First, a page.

So, take this with you— for if you want change, then it’s your responsibility to make it happen. Take it to the streets. Look fear in the eye, and call it out on sight. Own it in yourself, and point it out in others. For we must first know our fear if we seek to escape its paralyzing hold.

Think, talk…and Fear Naught.

Be part of the debate:Project FearNaught is an effort to start the conversation that changes the world. As such, your voice is key to our ambition. To add your input, questions, or comments, click here.

-Jeremy Arthur

‘Truth Ink.’

How to be a Decent Human

Under the Green Desk Lamp…

I’m not a great person.

Sometimes I’m not even good, exactly.

I’d like to think I’m alright.

At the very least, I certainly try to be decent.

It’s not such a complicated thing really. I read a quote from comedian Ricky Gervais recently. He was commenting on the idea that people felt like they couldn’t joke anymore, and how that really wasn’t the case. The full quote is below.

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The crux of this really comes down to how a person reacts to a contrary opinion. Yes, you can tell a joke, but if it ends up hurting someone else that hears it, the question becomes not ‘was the joke funny’, but rather, ‘do you give a shit’?

Caring about other people is, after all, one of the chief qualifiers of decency.

If you tell a joke (or any other sort of comment or action) that gets a negative reaction, you don’t have to defend the joke, or your values, or lament the days where we could say anything we wanted and expect others to choke back their pain in defense of your ‘humour’.

People might be hurt. They may be upset or offended. And you, despite the joke being yours—and assuming it was not meant to hurt—can hear that pain.

It may come as a surprise that you can even ask questions. Not to challenge or undermine their feelings, but to better understand their experience to the extent they are comfortable sharing it.

In the end, you may both be able to learn something, transforming a painful encounter into an opportunity for mutual growth.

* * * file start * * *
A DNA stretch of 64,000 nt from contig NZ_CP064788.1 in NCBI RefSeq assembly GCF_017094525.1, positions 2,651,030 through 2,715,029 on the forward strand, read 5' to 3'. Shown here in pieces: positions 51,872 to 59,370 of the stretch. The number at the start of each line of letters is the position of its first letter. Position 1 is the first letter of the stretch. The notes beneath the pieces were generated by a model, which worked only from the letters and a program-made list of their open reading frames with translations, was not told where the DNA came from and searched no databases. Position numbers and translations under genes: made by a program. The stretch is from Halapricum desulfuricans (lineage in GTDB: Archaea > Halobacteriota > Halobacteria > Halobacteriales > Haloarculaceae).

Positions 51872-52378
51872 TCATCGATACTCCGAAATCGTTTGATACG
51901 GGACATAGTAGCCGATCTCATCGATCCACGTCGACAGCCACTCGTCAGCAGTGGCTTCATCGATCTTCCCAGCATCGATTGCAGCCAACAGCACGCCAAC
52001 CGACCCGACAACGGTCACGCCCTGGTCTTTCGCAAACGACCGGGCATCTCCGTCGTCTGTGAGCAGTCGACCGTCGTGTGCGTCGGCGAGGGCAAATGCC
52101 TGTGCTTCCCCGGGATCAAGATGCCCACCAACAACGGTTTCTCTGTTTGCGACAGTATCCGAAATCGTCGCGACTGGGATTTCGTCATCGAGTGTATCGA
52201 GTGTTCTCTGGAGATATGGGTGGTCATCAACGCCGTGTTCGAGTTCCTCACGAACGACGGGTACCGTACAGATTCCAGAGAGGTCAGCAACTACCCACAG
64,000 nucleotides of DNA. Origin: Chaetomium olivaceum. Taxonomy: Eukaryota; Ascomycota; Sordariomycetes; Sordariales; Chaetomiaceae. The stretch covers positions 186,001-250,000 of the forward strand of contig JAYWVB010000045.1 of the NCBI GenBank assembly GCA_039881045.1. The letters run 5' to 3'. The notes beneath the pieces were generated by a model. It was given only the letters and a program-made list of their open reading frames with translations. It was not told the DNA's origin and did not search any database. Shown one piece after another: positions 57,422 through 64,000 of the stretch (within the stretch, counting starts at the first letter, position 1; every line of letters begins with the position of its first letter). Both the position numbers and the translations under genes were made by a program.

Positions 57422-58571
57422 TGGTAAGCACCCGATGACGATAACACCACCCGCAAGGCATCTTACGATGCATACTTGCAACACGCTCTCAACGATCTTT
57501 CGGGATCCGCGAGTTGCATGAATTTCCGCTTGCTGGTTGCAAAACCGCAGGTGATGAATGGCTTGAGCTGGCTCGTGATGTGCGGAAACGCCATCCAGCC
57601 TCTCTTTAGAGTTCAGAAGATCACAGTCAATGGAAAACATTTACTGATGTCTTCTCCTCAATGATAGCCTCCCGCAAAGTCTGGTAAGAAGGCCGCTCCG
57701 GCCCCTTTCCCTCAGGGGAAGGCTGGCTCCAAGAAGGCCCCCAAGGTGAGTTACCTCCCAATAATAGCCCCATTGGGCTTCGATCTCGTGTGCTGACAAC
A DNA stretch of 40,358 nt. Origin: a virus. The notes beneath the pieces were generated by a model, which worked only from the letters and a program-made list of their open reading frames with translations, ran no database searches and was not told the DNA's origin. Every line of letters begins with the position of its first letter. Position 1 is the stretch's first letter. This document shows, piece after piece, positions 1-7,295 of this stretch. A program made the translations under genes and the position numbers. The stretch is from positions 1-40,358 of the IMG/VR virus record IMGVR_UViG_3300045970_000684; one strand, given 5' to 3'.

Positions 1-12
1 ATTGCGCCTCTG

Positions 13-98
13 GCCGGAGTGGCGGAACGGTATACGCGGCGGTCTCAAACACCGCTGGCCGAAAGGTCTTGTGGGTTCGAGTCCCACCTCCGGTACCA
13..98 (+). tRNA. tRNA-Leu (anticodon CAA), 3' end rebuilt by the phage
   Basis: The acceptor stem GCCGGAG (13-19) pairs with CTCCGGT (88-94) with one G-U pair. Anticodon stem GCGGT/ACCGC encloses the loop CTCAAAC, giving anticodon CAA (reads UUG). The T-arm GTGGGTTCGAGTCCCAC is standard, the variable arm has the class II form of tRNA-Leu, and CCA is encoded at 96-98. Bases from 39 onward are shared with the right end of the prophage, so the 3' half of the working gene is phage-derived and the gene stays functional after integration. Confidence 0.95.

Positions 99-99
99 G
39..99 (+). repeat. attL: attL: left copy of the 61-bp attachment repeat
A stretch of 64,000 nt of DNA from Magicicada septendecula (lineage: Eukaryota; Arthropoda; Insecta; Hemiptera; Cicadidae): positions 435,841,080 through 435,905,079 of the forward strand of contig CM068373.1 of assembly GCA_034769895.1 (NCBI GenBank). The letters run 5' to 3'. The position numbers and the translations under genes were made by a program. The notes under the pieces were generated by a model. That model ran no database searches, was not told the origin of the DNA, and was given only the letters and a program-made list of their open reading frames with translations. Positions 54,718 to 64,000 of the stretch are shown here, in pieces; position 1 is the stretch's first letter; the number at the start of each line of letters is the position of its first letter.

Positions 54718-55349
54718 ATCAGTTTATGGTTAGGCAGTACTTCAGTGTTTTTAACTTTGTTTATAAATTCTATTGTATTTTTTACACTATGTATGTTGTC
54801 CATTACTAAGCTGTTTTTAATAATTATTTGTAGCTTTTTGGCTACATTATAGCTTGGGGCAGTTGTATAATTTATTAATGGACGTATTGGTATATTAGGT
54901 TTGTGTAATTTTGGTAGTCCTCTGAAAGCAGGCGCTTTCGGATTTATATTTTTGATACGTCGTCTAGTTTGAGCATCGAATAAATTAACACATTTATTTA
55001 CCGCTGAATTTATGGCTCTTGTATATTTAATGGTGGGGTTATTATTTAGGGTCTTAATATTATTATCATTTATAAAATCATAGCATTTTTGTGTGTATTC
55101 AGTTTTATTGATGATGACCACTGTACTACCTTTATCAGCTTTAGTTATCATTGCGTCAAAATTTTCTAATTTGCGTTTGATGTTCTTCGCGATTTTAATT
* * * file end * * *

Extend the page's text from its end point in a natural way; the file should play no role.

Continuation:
It’s not always easy, and no one likes being called out or corrected. It can be uncomfortable, even confusing at times to realize that something you’ve said or done has been deemed inappropriate by another.

What do you say? What do you do?

Well, one simple trick is to start with an apology. You don’t have to fully understand the nuance of differing opinions—it can be enough to understand that another is hurting, and that you are sorry for that. People sometimes need their pain acknowledged, and your obstinate focus on the hilarity of your joke should never undermine that need.

After that, there may be room for discussion, learning and growth. It’s important to remember of course, that the learning just may include the fact that the joke simply wasn’t funny, and that you should not repeat it.

That can be enough.

It’s not that you can’t discuss things anymore—it’s just that the discussion needs to have two sides. You’re not being told not to be yourself—unless you’re an asshole—and certainly, you can still feel free to joke around. Just realize that sometimes, there will be people who will point out the flaws of that joke. From there, it’s up to you to improve the approach, content, or delivery… or risk proving that the real joke is you.

-Brad OH Inc.

Stick to the Plan

I can’t deny—it’s a good time to be a corporate person. We’ve cleared the way to further controlling access to information, and have made great progress towards ensuring the rights of the elite to use their power to leach from the coffers of the taxpayers.

Yes, for the rich and powerful, for the corporate humans and those born into luxury, it certainly is a wonderful time to be alive. Of course, these boons aren’t limited to the greatest corporations alone, and your humble friends here at Brad OH Inc. have not been idle.